Sunday Sermon for June 26, 2022, the Thirteenth Sunday in Ordinary Time, Year C

Readings: 1 Kgs 19:16b, 19-21; Gal 5:1, 13-18; Lk 9:51-62

In the first reading today, the Prophet Elijah walks up behind Elisha and puts his cloak over Elisha’s shoulders.  The cloak, or mantle, was the sign of a prophet, so this gesture showed that Elisha was to be the successor to Elijah.  Having the prophetic graces given him by the Lord, Elisha understood immediately what this meant and asked for the indulgence of taking a proper leave of his family.

However, we see from the text that Elisha did far more than bid his parents goodbye; he slaughtered the twelve yoke of oxen and used the yokes a fuel to boil the flesh of the oxen so he could distribute the food to his relatives.  After this he followed Elijah as his attendant. 

We contrast this with what our Lord told the man in the Gospel who said he would follow Jesus.  The man asked to take leave of his parents, but the Lord told him that anyone who sets his hand to the plow but looks back is not fit for the kingdom of Heaven. This response may strike us as being very harsh, but our Lord is using it to make a very clear point. 

Before considering the point our Lord is making, we first need to look at the response of the Apostles when they were called compared to the second man in the Gospel whom Jesus called to follow Him.  From what we are told, the call to follow our Lord given to this man and given to the Apostles seems fairly identical.  Peter, Andrew, James, and John dropped their nets and walked away from their families and businesses to follow Jesus.  St. Matthew got up from his tax post and immediately followed the Lord. 

We can only imagine what must have happened in the hearts of these men when our Lord spoke to them.  Now contrast this with the man in today’s Gospel who does not want to follow the Lord immediately.  I can only assume that our Lord looked at this man the same way He looked at the Apostles; He also spoke the same way in each instance.  But the call did not touch this man the same way it touched the others.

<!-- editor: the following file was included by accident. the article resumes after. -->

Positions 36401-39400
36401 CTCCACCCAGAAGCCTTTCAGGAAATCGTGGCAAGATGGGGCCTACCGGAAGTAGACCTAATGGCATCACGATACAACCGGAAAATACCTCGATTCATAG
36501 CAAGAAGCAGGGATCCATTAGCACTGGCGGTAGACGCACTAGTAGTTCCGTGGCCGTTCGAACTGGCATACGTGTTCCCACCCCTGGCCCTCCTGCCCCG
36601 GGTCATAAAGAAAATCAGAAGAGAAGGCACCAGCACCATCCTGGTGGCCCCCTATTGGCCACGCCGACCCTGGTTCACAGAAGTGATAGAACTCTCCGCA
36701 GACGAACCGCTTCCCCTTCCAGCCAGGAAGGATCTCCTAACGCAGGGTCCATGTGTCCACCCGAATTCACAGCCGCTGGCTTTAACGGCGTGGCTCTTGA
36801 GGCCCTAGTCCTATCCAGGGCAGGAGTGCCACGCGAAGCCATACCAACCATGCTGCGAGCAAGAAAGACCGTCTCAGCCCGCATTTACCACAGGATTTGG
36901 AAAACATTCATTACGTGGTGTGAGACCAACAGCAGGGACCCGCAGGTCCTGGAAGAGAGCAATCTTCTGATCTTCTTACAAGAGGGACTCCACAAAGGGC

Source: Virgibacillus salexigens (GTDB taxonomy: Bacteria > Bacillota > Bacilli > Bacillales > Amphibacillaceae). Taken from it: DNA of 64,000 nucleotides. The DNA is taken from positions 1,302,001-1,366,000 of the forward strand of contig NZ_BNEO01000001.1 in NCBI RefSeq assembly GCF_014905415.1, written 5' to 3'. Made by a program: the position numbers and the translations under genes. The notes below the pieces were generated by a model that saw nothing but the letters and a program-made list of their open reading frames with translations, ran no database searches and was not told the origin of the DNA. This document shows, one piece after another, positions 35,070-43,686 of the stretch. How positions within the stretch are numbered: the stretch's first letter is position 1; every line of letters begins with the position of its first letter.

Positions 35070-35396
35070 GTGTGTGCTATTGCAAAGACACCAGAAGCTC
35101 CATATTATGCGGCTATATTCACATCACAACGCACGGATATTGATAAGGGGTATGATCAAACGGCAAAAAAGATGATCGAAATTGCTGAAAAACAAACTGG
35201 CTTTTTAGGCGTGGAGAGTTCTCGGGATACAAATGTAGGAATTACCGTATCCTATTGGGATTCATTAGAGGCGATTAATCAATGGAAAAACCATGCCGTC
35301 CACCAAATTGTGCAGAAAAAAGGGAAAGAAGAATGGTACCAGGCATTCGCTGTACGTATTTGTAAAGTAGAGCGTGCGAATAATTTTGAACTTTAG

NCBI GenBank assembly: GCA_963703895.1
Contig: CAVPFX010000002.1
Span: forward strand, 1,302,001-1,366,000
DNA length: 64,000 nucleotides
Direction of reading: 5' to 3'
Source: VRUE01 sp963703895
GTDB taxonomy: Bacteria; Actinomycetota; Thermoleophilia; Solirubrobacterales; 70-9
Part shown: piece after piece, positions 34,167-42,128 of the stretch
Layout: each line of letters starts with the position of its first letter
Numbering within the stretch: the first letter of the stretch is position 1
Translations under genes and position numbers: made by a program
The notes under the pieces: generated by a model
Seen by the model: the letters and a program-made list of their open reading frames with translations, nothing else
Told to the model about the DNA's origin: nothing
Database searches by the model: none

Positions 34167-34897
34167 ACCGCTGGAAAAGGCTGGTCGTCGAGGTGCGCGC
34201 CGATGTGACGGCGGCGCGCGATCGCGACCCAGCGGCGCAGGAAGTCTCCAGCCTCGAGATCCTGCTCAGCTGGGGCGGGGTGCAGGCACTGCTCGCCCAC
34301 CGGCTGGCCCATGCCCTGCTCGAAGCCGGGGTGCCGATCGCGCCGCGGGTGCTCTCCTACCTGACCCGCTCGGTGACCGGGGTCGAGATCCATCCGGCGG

In other words, there would have been a conviction to follow the Lord, but the human attachments, even to good things, sometimes cloud our judgment and we follow the way of the world rather than following the Lord.  This is the point our Lord is trying to make: are we committed to doing God’s will or not?  The man in the Gospel reading was not asking for anything sinful, bad, or wrong, but he was still failing to choose the Lord and to love Him above all else.

It is interesting how we hear about Elisha burning the yokes in the first reading, St. Paul talking about the yoke of slavery in the second reading, and Jesus talking about putting the hand to the plow, which would imply following behind the yoked animals.  Elisha burned the yokes and killed the oxen because he was making a clear break from his former way of life.  With the mantle placed on his shoulders, it signified a yoke that would lead him in his new way of life.  Putting the hand to the plow also signifies a new way of life for those who follow the Lord.

Jesus spoke of His yoke in St. Matthew’s Gospel and said His yoke is easy and His burden is light.  This is what Elisha embraced and what our Lord is teaching us in the Gospel.  However, there is an even greater contrast when we look at the second reading.  St. Paul says that we are not to submit again to the yoke of slavery.  Without the yoke of slavery, St. Paul tells us, we have freedom in Christ.  He goes on to speak of the need to serve one another through love and to live by the Holy Spirit Who leads us against the temptations that would result in the yoke of slavery being placed upon us again.

Seen this way, the yoke of Christ, fitted perfectly to us by the Holy Spirit, is freedom and love.  It is the freedom to live the way we were created to live, and it is to find true fulfillment by loving God and neighbor.  The yoke of slavery to sin violates our dignity.  Being slavery, it clearly opposes the freedom God wills for us.  Being sin, it is selfish and the opposite of love and, thereby, brings emptiness. 

Like the Apostles and the man in today’s Gospel reading, Jesus has called each of us.  Now we have to choose between the yoke of Satan (sin, selfishness, and emptiness) or the yoke of Jesus (freedom, charity, and fulfillment).

Fr. Altier’s column appears regularly in The Wanderer, a national Catholic weekly published in St. Paul, Minn. For information about subscribing to The Wanderer, please visit